7. As for Samaria, her king is cut off as the foam upon the water.
7. Succisus est Samariae rex suus, sicuti spuma in superficie aquarum (alii quq volunt corsdticem: sed nomen spumae multo aptius est. 1)
The Prophet proceeds with the same subject, nor ought it to be deemed a useless prolixity. It would have indeed been sufficient by one word to threaten the Israelites, had they been pliable and obedient; but as they were stupid in their perverseness, it was necessary to stun their ears with continual threatening, that they might be at least less excusable before God. Hence the Prophet says now, that the king of Samaria shall be cut off like the foam: and he thus speaks of the king, because the Israelites thought their king, next to their idols, to be to them an invincible fortress. For thus ungodly men, as it has been mentioned before, always imagine their stronghold to be in the world and earthly things. Hence, the Lord denounces a just punishment, by saying that he would cut off the king; for the impious confidence, of which I have spoken, could not be otherwise corrected. Therefore "the king of Samaria shall be cut off" -- in what manner? "Like a foam". It is a most apt comparison; for the Prophet shows that the condition of the kingdom, which they imagined to be firm and perpetual, had nothing in it but an empty appearance, like the foam, which has nothing substantial. And further, he seems to me to point out another thing, that is, that the kingdom, though it showed itself to be above other kingdoms, was yet but an excrement. The foam floats above the waters of the sea, and by its height seems eminent; but what is the foam but the excrement of the water? for whatever is decayed in the waters passes into foam. So Israel thought, that as they were endued with power, and in every way excelled the tribe of Judah, they could ride, as it were, over their heads. The Prophet, on the contrary, says that they were foam, and also their king. "Your king," he says, "though the king of Judah cannot be compared with him, is yet a foam. By his height he seems indeed wonderful, and hence has arisen your pride, for you are now become hardened against God; but the Lord will cut him off like a foam." The Prophet then not only compares the king of Israel to a bubble or to foaming waters; but he says, that with respect to the king of Judah, he is an excrement. We now then understand the meaning of the Prophet.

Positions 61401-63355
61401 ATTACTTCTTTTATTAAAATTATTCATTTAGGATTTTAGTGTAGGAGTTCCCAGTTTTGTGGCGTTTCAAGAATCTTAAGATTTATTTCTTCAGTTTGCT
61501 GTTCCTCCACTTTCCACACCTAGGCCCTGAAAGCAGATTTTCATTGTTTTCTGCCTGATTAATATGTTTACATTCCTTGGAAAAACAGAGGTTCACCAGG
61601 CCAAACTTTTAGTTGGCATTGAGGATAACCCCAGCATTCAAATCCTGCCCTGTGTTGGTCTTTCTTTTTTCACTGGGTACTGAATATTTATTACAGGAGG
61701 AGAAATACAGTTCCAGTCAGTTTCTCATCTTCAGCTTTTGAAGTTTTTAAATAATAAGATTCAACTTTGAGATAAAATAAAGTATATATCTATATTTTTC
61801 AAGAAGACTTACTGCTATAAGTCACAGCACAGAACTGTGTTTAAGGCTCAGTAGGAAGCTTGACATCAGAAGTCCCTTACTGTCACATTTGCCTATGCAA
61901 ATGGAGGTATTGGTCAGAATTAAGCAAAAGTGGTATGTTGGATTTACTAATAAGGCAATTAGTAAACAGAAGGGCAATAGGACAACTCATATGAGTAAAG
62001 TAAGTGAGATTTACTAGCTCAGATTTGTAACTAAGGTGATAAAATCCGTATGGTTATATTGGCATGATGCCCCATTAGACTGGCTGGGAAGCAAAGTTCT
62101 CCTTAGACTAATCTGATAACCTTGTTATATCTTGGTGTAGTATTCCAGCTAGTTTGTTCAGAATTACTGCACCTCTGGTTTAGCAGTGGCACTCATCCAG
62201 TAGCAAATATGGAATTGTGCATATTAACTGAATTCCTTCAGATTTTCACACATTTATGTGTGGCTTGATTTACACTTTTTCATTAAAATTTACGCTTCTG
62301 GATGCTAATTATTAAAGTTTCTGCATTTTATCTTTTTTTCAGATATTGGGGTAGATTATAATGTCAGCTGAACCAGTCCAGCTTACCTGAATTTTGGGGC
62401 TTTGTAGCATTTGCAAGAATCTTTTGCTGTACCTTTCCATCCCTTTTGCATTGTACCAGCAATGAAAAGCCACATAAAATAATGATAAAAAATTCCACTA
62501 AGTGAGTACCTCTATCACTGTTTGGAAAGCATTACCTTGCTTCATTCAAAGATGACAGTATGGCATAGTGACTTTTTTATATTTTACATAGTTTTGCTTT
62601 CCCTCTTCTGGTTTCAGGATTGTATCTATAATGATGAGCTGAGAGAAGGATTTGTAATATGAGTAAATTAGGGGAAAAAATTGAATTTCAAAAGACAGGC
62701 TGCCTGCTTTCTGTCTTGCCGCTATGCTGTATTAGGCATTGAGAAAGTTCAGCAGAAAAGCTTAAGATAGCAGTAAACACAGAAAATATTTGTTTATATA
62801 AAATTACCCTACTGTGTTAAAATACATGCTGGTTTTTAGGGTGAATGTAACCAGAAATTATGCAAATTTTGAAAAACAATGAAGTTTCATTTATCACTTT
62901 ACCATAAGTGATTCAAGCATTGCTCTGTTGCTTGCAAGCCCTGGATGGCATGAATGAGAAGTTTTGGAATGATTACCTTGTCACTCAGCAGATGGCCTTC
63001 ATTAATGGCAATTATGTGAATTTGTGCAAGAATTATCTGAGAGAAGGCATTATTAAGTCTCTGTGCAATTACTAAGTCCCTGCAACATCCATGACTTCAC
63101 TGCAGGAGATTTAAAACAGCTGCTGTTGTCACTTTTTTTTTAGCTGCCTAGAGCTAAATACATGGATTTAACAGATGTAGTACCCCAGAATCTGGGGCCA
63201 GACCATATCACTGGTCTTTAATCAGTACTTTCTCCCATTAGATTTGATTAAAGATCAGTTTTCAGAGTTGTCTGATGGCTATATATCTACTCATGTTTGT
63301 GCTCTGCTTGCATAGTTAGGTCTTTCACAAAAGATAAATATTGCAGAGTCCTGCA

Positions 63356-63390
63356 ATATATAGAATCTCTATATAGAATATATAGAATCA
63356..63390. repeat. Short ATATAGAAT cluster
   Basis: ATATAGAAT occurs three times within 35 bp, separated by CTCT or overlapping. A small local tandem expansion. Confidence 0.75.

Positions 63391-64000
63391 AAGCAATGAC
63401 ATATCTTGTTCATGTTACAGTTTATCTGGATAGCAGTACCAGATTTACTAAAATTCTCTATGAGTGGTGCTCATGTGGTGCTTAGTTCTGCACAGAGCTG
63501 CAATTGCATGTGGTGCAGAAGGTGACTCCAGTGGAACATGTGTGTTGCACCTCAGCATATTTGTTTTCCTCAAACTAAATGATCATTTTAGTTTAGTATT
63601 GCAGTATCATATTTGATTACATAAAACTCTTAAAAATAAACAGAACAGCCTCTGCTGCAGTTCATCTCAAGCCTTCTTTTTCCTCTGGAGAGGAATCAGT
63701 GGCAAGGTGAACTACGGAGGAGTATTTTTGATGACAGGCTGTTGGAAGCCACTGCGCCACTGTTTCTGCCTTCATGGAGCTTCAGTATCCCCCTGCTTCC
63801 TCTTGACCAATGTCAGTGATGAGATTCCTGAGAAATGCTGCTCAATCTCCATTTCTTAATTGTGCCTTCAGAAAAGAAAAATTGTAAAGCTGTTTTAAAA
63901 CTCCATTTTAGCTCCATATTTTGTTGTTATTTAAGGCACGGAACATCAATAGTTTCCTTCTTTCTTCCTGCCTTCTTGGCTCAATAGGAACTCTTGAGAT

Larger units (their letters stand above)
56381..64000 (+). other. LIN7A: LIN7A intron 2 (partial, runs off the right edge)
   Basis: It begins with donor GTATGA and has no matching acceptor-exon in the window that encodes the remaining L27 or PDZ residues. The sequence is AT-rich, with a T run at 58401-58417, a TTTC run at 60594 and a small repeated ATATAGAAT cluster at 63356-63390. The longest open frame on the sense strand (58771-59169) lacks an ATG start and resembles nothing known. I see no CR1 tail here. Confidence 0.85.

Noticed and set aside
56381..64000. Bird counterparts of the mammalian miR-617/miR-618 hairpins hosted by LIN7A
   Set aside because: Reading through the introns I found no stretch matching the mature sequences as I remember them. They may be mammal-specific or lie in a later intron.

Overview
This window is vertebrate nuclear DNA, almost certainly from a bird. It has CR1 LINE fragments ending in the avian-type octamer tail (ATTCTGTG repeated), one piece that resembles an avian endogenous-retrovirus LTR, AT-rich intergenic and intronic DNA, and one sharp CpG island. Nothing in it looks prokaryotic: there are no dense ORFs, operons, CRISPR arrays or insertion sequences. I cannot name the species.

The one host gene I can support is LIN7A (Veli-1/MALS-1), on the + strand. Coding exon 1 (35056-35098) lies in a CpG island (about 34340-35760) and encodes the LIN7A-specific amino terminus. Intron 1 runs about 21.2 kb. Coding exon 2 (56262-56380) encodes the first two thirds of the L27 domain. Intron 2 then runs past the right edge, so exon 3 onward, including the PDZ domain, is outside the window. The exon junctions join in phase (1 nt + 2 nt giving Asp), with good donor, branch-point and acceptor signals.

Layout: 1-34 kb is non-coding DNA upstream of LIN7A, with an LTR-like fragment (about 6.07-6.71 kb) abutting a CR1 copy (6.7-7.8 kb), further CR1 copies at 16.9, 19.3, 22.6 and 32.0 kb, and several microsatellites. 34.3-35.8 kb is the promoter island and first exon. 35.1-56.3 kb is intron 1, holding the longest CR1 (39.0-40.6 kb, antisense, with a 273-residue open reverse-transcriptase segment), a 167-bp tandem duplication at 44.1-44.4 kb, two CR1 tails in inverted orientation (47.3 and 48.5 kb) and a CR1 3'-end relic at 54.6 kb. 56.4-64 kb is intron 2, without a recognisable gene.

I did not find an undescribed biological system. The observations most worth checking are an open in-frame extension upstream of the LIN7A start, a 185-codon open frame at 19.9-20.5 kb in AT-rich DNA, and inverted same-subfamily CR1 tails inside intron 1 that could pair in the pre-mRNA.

Samaria is destroyed,
Her king is like foam on the waters.
This is evidently the correct rendering, and this construction is what Bishop Horsley adopts. --Ed.